The playwrights entered the drive of the Hammond Estate, a dozen acres sloping up a broad lawn from the Long Island Sound to the 24-room mansion White’s father had pointed out. The mansion cut a noble figure, but it was run down to the point of being dangerous. The nearby barn was in better shape; at least the roof wasn’t likely to collapse. Given the condition of the buildings, White thought it best to hold many of the gatherings in a sunken garden to the east of the mansion, underneath a huge, old, copper beech tree.
Poet Odell Shepard offered the opening remarks of the conference, telling of a time in colonial days when townspeople raced down to the waterfront of New London to catch a view of a caged lion on display on an anchored ship. He suggested this might have been the area’s first example of an entertainment attraction.
Later in the conference, the playwrights heard from Audrey Wood, a literary agent famous for spotting and encouraging playwriting talent. The story of how she discovered and sustained Tennessee Williams through hard times until his breakthrough was legend. She had also had an active hand in advancing the fortunes of Robert Anderson, William Inge, Arthur Kopit, Carson McCullers, Murray Schisgal and Guare, among many other writers. A brochure published by the O’Neill Center in the wake of the conference quotes some of her remarks, including her concern about the effect of the commercial marketplace on contemporary playwriting. “Plays with film potential get the best production breaks,” she is reported to have said. “Nine out of ten serious scripts are brushed aside in favor of comedies.”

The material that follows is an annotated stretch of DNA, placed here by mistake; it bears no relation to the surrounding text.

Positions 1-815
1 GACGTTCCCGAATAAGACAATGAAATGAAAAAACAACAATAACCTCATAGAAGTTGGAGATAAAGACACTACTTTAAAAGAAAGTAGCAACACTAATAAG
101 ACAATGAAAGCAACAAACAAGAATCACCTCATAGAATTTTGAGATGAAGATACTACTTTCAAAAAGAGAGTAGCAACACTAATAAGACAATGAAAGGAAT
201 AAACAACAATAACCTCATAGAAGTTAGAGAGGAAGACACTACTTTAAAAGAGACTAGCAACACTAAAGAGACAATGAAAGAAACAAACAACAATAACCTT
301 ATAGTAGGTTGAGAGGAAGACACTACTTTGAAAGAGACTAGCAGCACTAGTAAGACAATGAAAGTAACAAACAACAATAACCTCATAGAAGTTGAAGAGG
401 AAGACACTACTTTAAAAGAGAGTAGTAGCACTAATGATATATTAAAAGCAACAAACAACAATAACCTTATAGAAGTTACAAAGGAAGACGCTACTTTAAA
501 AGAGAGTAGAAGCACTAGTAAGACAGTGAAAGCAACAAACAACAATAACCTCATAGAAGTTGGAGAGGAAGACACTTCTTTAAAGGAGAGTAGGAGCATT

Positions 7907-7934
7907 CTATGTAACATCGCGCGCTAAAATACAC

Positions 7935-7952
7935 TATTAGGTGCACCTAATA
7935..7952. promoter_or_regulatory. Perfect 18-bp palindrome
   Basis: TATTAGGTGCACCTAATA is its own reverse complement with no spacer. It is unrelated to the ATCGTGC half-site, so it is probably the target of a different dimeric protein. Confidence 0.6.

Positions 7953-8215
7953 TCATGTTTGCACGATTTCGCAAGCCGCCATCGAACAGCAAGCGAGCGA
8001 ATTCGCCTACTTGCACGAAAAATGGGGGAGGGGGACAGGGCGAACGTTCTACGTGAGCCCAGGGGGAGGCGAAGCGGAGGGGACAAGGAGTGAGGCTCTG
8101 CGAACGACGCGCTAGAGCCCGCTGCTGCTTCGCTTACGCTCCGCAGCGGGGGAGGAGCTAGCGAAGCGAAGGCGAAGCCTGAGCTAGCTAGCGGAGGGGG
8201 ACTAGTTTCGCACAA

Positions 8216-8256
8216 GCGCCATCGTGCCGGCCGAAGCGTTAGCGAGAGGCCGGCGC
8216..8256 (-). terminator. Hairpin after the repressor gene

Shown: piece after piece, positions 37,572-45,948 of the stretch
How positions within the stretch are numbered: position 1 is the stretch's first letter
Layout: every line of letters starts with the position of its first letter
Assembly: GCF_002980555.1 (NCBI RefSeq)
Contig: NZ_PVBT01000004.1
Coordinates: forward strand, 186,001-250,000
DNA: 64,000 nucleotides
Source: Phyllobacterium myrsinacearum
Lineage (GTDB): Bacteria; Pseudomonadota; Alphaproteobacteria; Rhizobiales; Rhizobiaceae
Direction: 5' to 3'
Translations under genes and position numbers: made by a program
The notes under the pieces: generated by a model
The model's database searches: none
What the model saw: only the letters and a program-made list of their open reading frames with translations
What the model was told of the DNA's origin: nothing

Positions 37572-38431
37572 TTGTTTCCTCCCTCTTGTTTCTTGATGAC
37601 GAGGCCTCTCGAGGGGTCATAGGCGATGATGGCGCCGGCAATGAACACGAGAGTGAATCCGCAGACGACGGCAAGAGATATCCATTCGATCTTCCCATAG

As the conference got underway, White became aware of rumbling among the writers. They were angry, particularly the unproduced (and underproduced) ones. “I was totally horrified at all these crazies that came up,” he recalls. Guare believes that some of the anger had its roots in the suspicion that the conference assumed that the writers wanted careers on Broadway. It was an assumption that he also encountered later, when he became a member of New Dramatists. “People would come to New Dramatists, like in 1968, to tell us how to write a hit Broadway comedy. You got the sense that the old status theatre was trying to hold on desperately by its fingernails. It was [also] in the air at the O’Neill. So when we had a chance to speak, we said, ‘We don’t want to be part of this.’ We were interested in the new theatre.”